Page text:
The worst thing about travelling to Africa from Australia is the jet lag. Going west it’s not too bad at all. You’re a little tired for 24 hours and then it’s all over and you’re back to your normal sparky self. Coming back is a different matter though. At least it is for me. I always feel dopey and fuzzy headed for at least a week. (Some unpleasant people might suggest that this is my normal state.) I always go straight to sleep when I go to bed, but then wake up at 1am and stay awake until 6am at which time I feel like falling asleep again. Experts tell you that to reduce the effects of jet lag one should avoid the consumption of alcohol while flying. Such people should be dismissed as mentally unstable.
Anyway, I’ve just spent two days at Cheetah Plains Lodge in the Sabi Sands Private Reserve adjacent to South Africa’s Kruger National Park, and I must say that it was truly delightful. It’s a compact lodge surrounded by whitethorn bushes and marula trees. It has an electric wire around its perimeter to deter elephants who rather like to dig up water pipes and push over large trees, but apart from that the animals are free to wander through the camp.
The rooms are fairly small, but very comfortable. I guess you’d describe them as 3 star, but the good thing is that there are only eight of them, so even when the place is full it only hold sixteen guests, which makes for a very personalised safari camp experience. The food at Cheetah Plains is anything but 3 star. It is sensational and it seems that there is an opportunity to feed your face every half an hour or so. At 5.15am you are woken for your morning game drive. Having washed and dressed you then make your way to the restaurant for coffee, cereal and toast with all manner of fresh fruit and yogurt. Then halfway through your game drive it’s time for a coffee break in the bush. More food – usually muffins.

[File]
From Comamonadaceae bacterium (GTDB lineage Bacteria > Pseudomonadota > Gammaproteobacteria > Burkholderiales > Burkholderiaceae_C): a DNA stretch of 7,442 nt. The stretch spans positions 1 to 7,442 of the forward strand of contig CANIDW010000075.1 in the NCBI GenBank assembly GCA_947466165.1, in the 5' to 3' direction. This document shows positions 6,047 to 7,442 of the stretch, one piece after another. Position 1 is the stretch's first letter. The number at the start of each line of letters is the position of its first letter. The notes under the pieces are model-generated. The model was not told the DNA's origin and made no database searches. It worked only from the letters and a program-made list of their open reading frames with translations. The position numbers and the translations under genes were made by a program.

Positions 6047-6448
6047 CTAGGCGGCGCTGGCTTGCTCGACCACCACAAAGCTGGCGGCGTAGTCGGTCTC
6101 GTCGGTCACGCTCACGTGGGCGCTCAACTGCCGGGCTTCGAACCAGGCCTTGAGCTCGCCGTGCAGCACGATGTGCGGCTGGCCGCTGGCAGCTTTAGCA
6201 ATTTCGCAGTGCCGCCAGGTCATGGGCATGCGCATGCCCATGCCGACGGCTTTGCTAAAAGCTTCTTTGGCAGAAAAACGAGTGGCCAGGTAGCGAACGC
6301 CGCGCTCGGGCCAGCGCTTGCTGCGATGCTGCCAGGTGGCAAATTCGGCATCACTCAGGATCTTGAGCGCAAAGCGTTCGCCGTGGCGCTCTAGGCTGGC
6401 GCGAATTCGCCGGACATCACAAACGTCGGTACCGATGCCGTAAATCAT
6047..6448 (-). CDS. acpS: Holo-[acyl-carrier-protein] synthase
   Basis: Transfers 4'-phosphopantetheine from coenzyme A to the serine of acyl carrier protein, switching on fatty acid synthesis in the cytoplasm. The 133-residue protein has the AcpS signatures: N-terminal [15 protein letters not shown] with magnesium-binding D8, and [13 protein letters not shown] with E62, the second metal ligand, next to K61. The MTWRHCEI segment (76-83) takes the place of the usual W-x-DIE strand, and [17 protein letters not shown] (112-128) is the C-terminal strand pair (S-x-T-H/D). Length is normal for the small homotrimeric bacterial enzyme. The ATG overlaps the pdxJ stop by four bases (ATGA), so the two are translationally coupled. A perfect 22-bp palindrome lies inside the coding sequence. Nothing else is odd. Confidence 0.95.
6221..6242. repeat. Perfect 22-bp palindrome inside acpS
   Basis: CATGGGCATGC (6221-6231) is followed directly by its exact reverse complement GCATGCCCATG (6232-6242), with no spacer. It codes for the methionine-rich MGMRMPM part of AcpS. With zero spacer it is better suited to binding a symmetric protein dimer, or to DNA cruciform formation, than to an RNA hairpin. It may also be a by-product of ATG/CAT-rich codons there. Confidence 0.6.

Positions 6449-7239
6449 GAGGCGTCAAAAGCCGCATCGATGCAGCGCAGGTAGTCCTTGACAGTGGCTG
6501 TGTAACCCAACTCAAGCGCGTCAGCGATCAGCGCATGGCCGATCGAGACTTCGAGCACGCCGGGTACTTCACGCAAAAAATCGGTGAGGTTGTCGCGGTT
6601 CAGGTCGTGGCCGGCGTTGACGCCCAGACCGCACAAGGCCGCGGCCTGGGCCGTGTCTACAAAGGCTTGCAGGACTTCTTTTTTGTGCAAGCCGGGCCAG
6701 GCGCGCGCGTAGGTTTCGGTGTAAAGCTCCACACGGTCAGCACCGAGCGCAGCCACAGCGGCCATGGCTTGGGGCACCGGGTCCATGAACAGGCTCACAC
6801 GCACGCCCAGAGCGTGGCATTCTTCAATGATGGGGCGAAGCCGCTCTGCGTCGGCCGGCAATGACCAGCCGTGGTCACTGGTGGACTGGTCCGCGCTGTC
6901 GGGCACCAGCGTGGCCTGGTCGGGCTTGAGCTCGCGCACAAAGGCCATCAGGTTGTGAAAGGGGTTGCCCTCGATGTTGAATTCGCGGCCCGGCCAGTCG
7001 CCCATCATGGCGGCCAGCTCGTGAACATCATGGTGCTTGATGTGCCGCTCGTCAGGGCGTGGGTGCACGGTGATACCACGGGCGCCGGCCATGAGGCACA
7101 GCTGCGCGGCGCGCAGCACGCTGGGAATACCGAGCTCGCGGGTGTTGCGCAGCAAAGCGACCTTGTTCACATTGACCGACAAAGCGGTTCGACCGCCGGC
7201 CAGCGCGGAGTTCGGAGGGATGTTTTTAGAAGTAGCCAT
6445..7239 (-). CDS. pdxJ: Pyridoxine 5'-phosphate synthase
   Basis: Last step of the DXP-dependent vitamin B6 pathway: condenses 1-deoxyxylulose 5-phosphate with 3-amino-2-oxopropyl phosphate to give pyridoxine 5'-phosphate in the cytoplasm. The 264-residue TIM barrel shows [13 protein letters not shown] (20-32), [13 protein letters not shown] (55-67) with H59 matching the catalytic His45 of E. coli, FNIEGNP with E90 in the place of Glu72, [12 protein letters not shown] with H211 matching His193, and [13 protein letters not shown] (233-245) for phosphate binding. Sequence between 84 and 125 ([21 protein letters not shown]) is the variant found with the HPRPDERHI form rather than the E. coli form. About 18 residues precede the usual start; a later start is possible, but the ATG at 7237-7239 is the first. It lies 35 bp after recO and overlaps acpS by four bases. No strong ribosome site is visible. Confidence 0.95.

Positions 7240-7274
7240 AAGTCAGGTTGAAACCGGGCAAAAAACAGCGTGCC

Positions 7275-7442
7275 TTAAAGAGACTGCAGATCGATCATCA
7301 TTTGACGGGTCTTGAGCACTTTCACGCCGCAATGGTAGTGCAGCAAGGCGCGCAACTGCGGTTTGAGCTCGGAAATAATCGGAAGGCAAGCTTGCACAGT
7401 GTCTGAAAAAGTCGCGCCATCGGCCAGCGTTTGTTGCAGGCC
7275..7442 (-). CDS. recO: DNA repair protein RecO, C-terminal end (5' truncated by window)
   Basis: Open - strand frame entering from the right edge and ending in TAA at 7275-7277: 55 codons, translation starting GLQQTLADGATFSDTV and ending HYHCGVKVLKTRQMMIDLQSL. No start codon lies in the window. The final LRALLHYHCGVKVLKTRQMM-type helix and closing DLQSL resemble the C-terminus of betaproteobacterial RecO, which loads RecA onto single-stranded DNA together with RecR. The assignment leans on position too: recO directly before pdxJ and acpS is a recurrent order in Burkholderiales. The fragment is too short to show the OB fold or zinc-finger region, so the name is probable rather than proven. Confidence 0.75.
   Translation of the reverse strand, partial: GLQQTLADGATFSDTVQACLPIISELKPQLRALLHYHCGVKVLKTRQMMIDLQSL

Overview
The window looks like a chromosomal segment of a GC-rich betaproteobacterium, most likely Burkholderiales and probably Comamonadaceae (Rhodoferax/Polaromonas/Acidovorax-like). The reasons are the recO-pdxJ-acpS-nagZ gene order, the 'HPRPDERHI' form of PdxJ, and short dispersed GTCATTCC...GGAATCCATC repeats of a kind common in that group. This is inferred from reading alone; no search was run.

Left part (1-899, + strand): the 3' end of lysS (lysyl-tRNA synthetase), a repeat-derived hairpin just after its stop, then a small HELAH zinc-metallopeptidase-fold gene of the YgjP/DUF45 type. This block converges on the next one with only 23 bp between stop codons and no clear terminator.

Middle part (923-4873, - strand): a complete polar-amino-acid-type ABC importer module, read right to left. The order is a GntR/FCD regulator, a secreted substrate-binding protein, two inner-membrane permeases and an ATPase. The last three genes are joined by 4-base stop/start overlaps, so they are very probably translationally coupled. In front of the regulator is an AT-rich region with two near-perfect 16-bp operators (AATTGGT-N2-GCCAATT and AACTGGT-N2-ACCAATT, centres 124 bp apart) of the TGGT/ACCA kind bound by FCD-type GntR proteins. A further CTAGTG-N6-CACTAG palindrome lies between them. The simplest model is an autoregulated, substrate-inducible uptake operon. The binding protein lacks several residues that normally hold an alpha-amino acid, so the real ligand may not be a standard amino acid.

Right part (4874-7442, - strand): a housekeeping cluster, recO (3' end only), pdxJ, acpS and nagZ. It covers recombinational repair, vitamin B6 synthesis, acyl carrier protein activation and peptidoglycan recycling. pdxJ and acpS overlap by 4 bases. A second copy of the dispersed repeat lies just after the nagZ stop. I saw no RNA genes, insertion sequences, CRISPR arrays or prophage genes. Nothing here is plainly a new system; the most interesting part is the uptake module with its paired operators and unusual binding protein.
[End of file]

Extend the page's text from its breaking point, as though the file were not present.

After your game drive the ranger will offer you a walk – just a short one to stretch your legs. Then it’s time for brunch. Eggs done any way you like, sausages, bacon, mushrooms, you name it. Then before you know it it’s time for high tea prior to your afternoon game drive. This time it’s quiche, sandwiches, sausage rolls and cakes. The afternoon game drive halts at sundown for a drink – a glass of wine, a beer, a gin and tonic – whatever you like, and you guessed it – more food. Samosas, biltong, maybe a marinated chicken leg. But wait, there’s more. When you get back to the lodge it’s time for dinner. Three courses of supreme cuisine and great South African wine. My final meal there was thick ginger and pumpkin soup with a freshly made crusty bread roll, chicken breast stuffed with camembert and spinach and a creamy white chocolate mousse.
Oh yes, and we saw some animals too.